That’s where humility comes in. We often ask our children to apologize for a misdeed. We require them to step up, to humble themselves, and to ask for forgiveness—and we need to require the same thing of ourselves. For children to understand the process, they need to see it modeled. Let’s face it; no parent is perfect. No parent gets everything right. All of us have had plenty of opportunities to put aside pride and apologize to our children.

But we need to seek reconciliation even in small matters because moments that seem small can create wounds with the potential to fester over time.

Ephesians 4:26 is often viewed as a key principle for marriage; it says, “‘In your anger do not sin’: Do not let the sun go down while you are still angry” (NIV). But if this principle of reconciliation holds true for a marriage relationship, why not apply it also to parenting? We sometimes have a double standard when it comes to adult-child relationships as opposed to adult-adult relationships. If we wronged our spouse, we know the importance of asking forgiveness. Similarly, we need to remember that while we are the authority figures and disciplinarians of our children, we are also responsible for our own actions and reactions toward them. When we mess up, we must apologize just as we would with our spouse.

Real Reconciliation

As we raise our children to know Christ, his love, his forgiveness, and his grace, we must model the actions we expect from them. If we want them to practice and seek forgiveness in their own lives, then we must teach them how. By doing so, we show them that there is a right and a wrong, that we all sin and , and that everyone needs forgiveness.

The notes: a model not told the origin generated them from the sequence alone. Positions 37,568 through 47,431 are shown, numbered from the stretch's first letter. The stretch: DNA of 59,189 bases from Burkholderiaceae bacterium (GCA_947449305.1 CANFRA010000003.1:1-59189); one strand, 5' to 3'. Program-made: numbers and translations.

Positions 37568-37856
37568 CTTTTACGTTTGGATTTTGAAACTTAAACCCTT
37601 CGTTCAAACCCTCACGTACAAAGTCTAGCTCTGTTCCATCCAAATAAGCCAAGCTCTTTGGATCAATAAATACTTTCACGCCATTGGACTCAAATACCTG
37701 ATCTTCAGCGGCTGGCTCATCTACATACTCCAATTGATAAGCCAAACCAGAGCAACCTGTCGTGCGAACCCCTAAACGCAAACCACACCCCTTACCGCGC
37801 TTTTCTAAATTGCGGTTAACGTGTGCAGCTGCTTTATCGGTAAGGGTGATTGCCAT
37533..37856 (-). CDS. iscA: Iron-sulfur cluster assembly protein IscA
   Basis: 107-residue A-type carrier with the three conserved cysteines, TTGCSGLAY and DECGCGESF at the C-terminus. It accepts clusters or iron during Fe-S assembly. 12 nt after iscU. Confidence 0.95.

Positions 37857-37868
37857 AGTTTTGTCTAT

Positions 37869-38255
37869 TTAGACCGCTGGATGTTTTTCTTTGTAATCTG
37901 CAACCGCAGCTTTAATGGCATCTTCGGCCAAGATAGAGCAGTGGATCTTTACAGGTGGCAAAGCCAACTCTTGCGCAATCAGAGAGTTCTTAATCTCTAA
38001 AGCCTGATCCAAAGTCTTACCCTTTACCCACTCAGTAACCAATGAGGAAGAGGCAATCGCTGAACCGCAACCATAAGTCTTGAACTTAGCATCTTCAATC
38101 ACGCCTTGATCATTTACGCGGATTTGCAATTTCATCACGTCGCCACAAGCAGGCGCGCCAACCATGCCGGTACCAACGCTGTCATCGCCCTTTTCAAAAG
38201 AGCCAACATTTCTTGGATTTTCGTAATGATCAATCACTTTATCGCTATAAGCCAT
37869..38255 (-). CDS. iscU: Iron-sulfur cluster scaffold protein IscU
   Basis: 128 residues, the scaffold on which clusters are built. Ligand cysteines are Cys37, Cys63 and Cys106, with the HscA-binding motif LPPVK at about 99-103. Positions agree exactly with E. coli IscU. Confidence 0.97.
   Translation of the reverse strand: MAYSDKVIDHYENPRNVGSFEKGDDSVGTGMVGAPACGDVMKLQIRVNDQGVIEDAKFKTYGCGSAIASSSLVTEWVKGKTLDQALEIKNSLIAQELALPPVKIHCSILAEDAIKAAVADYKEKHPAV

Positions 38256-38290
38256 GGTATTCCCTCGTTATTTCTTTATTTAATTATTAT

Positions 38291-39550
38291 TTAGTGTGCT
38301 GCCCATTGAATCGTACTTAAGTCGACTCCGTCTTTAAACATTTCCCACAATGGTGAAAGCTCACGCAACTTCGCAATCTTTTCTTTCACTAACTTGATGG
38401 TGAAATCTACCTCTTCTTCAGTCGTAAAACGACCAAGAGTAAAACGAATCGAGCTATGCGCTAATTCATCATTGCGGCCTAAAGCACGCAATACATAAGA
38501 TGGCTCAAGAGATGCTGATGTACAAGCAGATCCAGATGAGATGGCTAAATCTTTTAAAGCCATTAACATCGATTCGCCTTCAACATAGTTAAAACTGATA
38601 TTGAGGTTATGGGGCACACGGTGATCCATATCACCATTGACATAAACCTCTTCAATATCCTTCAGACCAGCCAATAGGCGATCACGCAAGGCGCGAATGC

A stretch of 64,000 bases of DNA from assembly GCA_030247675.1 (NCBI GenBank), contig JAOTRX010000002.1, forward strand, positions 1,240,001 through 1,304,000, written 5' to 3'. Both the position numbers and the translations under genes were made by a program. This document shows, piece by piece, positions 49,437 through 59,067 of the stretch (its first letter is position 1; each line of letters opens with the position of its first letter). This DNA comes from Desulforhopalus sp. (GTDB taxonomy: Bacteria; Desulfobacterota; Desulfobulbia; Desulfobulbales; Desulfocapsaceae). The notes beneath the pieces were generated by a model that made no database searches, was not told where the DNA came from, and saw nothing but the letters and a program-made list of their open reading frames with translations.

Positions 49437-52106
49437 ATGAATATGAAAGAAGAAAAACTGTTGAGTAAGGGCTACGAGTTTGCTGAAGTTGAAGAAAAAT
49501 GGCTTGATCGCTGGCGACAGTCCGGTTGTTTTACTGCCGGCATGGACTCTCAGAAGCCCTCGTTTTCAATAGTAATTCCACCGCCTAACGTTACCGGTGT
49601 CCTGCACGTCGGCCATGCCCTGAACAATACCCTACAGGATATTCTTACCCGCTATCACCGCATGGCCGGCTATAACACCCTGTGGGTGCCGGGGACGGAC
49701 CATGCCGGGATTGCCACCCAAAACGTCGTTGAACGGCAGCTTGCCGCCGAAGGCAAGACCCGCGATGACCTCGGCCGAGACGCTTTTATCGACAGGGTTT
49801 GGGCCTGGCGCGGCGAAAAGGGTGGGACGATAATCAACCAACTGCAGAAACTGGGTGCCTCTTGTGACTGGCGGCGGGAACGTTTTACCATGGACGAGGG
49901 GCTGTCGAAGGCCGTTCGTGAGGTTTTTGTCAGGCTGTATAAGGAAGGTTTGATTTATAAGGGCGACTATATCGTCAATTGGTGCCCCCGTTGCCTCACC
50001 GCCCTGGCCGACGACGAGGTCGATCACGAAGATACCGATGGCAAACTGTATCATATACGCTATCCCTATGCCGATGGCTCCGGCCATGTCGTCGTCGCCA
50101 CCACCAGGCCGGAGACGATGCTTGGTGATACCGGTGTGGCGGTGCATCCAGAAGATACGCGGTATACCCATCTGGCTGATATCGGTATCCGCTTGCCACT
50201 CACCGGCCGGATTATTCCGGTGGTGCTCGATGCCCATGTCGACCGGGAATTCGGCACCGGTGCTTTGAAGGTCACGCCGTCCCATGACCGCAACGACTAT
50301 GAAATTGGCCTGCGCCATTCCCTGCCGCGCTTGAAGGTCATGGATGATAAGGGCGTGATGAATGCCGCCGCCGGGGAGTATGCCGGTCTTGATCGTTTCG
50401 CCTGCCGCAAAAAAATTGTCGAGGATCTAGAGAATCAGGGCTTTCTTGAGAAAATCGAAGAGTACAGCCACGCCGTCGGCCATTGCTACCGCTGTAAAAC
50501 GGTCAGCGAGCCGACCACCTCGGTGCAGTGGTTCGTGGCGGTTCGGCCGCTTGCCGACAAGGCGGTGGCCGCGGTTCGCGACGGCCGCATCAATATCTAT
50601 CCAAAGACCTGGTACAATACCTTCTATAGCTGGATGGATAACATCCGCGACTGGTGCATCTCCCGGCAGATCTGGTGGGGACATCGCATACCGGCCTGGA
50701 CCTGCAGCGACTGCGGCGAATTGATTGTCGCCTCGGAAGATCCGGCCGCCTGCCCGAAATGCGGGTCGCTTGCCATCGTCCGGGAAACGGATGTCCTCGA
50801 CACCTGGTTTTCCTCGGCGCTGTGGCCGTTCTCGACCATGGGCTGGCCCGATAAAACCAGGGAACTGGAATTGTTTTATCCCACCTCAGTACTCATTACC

But these moments shouldn’t merely be rote exercises meant to teach desirable actions. For real reconciliation to take place, they should also be interactions filled with love, grace, and relationship building. Without true reconciliation, moments such as these can create relational holes where bitterness and discontent can seep in over time. In the soap fiasco, my reaction hurt my daughter’s feelings and crushed her spirit. What we needed wasn’t just for me to ask forgiveness, but also a time to reconcile our relationship through honest conversation, warm cuddles, and a few giggles.

Restore the relationship. Take a moment to talk, embrace one another, reconnect, and pray together.

Even in those moments that seem small and insignificant, we have the opportunity to make a greater impact in our kid’s faith in God and our parent-child relationship. But it’s not easy. It requires setting aside pride. It means being humble. It may even require getting down on your knees, coming eye-to-eye with your child, and saying, “I am sorry.” But don’t stop there. Restore the relationship. Take a moment to talk, embrace one another, reconnect, and pray together.

Is there a reason to cry over spilled soap? No. But, the good news is that even when we do, those moments can be transformed so that they establish a firm foundation for our parent-child relationship and glorify God through grace-filled reconciliation.

Meagan Church is married to her high-school sweetheart and is the mother of three kids. She is a writer and children’s book author. She is also the brainpower behind the online resource Unexpectant.com, exploring the realities of birth, babies, and beyond.

Read more articles that highlight writing by Christian women at ChristianityToday.com/Women